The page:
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Uyi Ojo: Transitional justice and Nigeria beyond oil

In an address delivered on Tuesday, August 10, 2021, during the Climate Justice Conference held in Port Harcourt, River State, Dr Godwin Uyi Ojo, Executive Director, Environmental Rights Action/Friends of the Earth Nigeria (ERA/FoEN), he stressed that, with the imminent decline of oil and gas, the nation should urgently come up with alternatives

ERA/FoEN
Dr Godwin Uyi Ojo, Executive Director, Environmental Rights Action/Friends of the Earth Nigeria (ERA/FoEN) (front, middle), with participants at the event

This conference is holding on the heels of the Intergovernmental Panel on Climate Change (IPCC, August 9, 2021) reports that the world has warmed faster at 1.1 degrees Celsius than previously thought making it hard to keep global temperatures at 1.5 degrees Celsius and well below 2 degrees Celsius development trajectory. This means that there will be much more catastrophic events and pandemics in frequency and intensity than previously thought leading to loss and damage and death.

On a global level, countries are making comprehensive plans to transit from fossil fuels to renewable energy sources and cleaner technologies by 2030 in line with the Paris Agreement of 2015. By 2025, some European countries have committed to end production of petrol-diesel cars and fully embrace renewable energy. Already, there are trade-in schemes to get rid of petrol-diesel cars in place of the emerging and fast spreading electric cars in developed countries.

In Africa, there is the genuine fear of energy Colonialism if all the disused and obsolete energy systems and petrol engines and vehicles are shipped to Africa as Greek gifts or even for sale. This means that third world countries will be a dumping ground which will have serious impact on the environment, health and general wellbeing of the people. How will Africa react to this pending crisis waiting to happen, and how will rich countries respond to this during the CoP26 coming up in Glasgow later in the year?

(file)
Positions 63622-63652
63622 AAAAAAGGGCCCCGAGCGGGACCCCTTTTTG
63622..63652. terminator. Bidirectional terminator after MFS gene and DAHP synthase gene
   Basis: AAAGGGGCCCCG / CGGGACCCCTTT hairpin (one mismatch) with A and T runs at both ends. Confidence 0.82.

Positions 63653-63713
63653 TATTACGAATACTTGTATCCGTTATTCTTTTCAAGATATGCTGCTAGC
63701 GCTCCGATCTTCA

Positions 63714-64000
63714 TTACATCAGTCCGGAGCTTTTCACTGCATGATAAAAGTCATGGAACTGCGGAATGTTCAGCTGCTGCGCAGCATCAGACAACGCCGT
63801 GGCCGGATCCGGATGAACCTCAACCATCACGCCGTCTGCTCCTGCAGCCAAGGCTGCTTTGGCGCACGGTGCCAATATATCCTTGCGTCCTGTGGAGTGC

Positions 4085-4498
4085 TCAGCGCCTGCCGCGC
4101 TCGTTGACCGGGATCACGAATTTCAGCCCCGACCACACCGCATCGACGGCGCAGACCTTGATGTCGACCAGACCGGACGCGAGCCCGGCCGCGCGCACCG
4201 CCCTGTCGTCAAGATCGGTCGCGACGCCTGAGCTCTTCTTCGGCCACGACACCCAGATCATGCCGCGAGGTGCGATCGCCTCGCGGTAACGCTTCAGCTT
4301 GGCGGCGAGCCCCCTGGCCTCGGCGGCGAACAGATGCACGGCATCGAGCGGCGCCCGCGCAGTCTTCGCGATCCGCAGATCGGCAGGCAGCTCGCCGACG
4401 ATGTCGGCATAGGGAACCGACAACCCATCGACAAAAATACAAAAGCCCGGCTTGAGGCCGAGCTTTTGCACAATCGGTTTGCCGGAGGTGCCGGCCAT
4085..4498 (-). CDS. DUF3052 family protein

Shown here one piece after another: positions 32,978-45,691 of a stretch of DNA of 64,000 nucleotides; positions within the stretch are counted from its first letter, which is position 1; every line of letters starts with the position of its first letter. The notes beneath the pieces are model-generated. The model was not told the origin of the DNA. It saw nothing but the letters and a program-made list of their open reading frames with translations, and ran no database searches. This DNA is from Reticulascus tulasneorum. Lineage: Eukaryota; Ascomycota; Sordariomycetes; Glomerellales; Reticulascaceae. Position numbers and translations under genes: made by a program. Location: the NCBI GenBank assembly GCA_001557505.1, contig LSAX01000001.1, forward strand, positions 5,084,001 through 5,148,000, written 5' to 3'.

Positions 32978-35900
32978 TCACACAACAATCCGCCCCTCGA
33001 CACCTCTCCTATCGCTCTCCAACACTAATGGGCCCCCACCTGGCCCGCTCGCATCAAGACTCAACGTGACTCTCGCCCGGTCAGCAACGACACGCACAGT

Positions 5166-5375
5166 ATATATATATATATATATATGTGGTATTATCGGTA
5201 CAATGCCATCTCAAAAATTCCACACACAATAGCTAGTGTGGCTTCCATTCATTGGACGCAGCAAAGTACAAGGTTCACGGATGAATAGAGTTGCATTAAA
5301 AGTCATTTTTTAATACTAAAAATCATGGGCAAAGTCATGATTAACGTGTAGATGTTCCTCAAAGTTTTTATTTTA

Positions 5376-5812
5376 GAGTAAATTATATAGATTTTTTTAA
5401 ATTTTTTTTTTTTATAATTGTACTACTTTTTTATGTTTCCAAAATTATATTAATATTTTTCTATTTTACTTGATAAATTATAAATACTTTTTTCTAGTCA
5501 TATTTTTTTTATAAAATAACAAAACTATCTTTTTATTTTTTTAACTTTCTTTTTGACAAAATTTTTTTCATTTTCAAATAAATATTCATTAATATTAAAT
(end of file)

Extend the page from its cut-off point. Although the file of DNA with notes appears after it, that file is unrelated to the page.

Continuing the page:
The General Assembly of the Environmental Rights Action/Friends of the Earth and its allies of civil society groups, community-based organisations, community representatives across Nigeria calls for urgent energy transition from fossils to renewable energy sources. Nigeria beyond oil is feasible and has several benefits. That climate change is real is no longer a subject for discussion as its catastrophic impacts are manifesting daily. Climate justice is required to ensure restoration of the ecosystems and protection of rural livelihoods. Climate justice requires that rich nations take on more ambitions in addressing climate change, loss and damage, and providing the resources required to leapfrog from fossil fuel dependence to renewable energy sources.

At the national level, Nigeria’s dependence on oil and gas accounting for about 89% of foreign exchange receipts makes any meaningful transition challenging.  While it is making efforts in renewable energy drive through Green Bonds, this is highly restricted to entrepreneurs and leaving out civil society groups and community energy cooperatives in the allocation of the resources for renewable energy. The federal government is still neck deep in seeking investments for oil prospecting especially in the Gongola/Chad Basins and has committed billions of dollars to the expansion of Nigeria’s oil and gas reserves. Is this the right move for Nigeria? This shows that Nigeria is not ready for a post petroleum economy.

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A just transition and a post petroleum economy for Nigeria is feasible if its so-called stranded assets are modified or paid for to change the modes of production and consumption that are based mainly on carbonized economy. There is the need for national environmental emergency and conduct environmental and social audits to account for loss and damage due to the impacts of climate change and oil and gas dependence.

Concept of Transitional Justice

Transitional justice concept is applied to national and global contexts to address climate justice issues. According to the United Nations, transitional justice is “the full range of processes and mechanisms associated with a society’s attempt to come to terms with a legacy of largescale past abuses, in order to ensure accountability, serve justice and achieve reconciliation.”

The aim is to build momentum to combat climate change through reduction of carbon emissions, protecting the environment, loss and damage, and creating a fairer and more equitable society.

In the contest of environmental degradation and climate justice for Nigeria, transitional justice means:

  • That impacted communities, those that have been harmed and previously marginalized should be recognized and through inclusive approach help to build a more just, peaceful, and ultimately legitimate institutions based on trust and solidarity.
  • The proper clean up, restitution of the environment, rehabilitation and compensation as well as deterrent mechanism that guarantees non-recurrence.
  • Equitable and inclusive transition from fossil fuels dependence to renewable energy.
  • Nigeria’s stranded economic assets that will become obsolete such as oilwells and rigs in order to transit to renewable energy should be adequately compensated by rich countries to persuade national governments to fast track embracing renewable energy.
  • Halt oil companies’ divestment from onshore facilities without clearing the environmental and human rights abuses in those communities that are host.